I have no idea how twisted it would be to grow up the son of the guy who created The Wall, The Spoiler (Issue 1, Story 2), and Dr. Fright (Issue 5, Story 2). So I just made some stuff up. And without further ado, I present

    Joss (creator of Buffy) Whedon's Nightmare Childhood:

    Little Joss: Daddy, could you... could you tell me a bed time story?
    Tom: Well, sure son. What would you like to hear?
    Little Joss: Tell me one of your special stories, Daddy! One just for kids like me!
    Tom: Well, okay. Once upon a time there was a kid a little older than you, and he helped out construction workers after school by hauling cement.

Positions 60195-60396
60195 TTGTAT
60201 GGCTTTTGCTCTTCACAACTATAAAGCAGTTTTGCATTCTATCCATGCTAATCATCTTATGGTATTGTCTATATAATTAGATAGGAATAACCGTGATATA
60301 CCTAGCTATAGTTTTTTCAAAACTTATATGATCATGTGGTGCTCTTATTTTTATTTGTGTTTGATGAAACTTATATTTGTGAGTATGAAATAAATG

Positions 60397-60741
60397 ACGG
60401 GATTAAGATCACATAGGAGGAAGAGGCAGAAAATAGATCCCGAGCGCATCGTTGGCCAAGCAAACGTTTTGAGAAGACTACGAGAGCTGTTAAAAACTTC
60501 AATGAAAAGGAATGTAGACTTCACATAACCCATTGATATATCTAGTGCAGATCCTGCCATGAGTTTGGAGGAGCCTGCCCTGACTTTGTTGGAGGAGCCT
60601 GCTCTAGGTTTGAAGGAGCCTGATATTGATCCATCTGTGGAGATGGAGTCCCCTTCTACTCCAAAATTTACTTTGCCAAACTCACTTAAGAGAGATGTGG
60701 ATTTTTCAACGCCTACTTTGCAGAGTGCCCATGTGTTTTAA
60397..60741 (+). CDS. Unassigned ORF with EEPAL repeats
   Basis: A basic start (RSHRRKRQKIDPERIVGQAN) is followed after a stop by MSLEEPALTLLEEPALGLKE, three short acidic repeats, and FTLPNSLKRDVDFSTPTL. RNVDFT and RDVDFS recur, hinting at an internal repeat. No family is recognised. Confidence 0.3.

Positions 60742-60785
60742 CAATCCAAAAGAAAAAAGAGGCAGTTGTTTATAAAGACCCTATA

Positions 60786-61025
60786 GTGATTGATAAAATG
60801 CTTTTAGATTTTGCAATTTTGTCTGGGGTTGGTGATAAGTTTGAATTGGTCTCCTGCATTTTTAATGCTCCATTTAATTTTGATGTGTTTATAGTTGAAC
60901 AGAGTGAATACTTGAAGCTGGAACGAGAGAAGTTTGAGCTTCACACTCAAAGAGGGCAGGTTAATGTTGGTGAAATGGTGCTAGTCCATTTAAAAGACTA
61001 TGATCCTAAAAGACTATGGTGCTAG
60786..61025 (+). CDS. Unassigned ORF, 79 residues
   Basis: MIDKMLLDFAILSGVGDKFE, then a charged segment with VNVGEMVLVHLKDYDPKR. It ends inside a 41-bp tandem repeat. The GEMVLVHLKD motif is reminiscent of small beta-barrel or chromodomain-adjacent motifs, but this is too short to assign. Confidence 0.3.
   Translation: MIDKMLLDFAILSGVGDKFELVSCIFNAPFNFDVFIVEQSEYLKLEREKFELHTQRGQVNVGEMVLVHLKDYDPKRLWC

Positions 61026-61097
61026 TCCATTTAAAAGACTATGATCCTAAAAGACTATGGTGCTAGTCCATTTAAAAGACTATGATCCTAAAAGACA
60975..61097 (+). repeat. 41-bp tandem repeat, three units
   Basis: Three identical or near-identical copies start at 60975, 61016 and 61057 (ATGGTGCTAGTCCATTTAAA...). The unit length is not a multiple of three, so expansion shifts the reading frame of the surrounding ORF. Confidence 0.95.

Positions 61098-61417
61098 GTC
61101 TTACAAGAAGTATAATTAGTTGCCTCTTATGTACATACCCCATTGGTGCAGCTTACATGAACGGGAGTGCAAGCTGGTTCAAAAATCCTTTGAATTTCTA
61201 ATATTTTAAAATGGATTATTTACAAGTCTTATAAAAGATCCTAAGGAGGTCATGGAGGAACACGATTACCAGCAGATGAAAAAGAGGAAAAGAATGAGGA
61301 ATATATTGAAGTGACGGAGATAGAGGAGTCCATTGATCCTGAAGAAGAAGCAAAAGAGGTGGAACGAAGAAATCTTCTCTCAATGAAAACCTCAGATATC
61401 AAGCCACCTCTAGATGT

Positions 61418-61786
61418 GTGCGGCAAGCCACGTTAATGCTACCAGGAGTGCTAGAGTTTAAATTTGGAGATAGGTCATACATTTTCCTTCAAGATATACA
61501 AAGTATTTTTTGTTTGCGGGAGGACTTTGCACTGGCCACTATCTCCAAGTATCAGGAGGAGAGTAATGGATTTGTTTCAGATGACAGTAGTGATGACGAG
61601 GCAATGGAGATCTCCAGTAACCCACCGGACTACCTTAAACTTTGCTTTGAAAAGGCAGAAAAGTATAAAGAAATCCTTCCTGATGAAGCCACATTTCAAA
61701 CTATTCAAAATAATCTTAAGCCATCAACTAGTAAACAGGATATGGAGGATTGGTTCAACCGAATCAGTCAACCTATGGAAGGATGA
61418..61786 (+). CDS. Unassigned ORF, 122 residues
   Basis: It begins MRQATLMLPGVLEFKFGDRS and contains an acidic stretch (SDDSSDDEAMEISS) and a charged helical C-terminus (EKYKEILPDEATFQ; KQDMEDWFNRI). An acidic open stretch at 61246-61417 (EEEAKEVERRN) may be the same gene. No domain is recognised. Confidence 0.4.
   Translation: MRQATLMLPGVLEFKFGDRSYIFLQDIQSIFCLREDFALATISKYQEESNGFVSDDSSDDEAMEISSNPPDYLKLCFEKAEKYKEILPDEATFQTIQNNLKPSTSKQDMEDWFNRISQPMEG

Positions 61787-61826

Little Joss: What were the construction workers wearing, Daddy?
    Tom: Uh, cardigans, with... uh, overalls, yeah. Anyway, so one day this kid, who's name is Joshua...
    Little Joss: That's like my name, Daddy!
    Tom: That's right. son. So one day Joshua is standing next to a wall, and it topples onto him and shatters his skull and crushes his body into something that looks like your Mother's Cherry Jello. Only lumpier.
    Little Joss: *looks terrified* Oh no! *sniff* *sniffle* Do you... want me dead too, Daddy?
    Tom: No! No, son. This is just my kind of bedtime story. Um, see... Joshua isn't dead, he's transformed into a magical pile of bricks.
    Little Joss: *drying eyes* Really?
    Tom: Yup. And as a pile of bricks, he sets out to make his mark on the world.
    Little Joss: But Daddy, that's silly, how can he walk if he's just a pile of bricks?
    Tom: Um... yeah... well... you see, his legs survived. He's a magical pile of bricks with legs. Yeah.
    Little Joss: But wouldn't he need arms, too?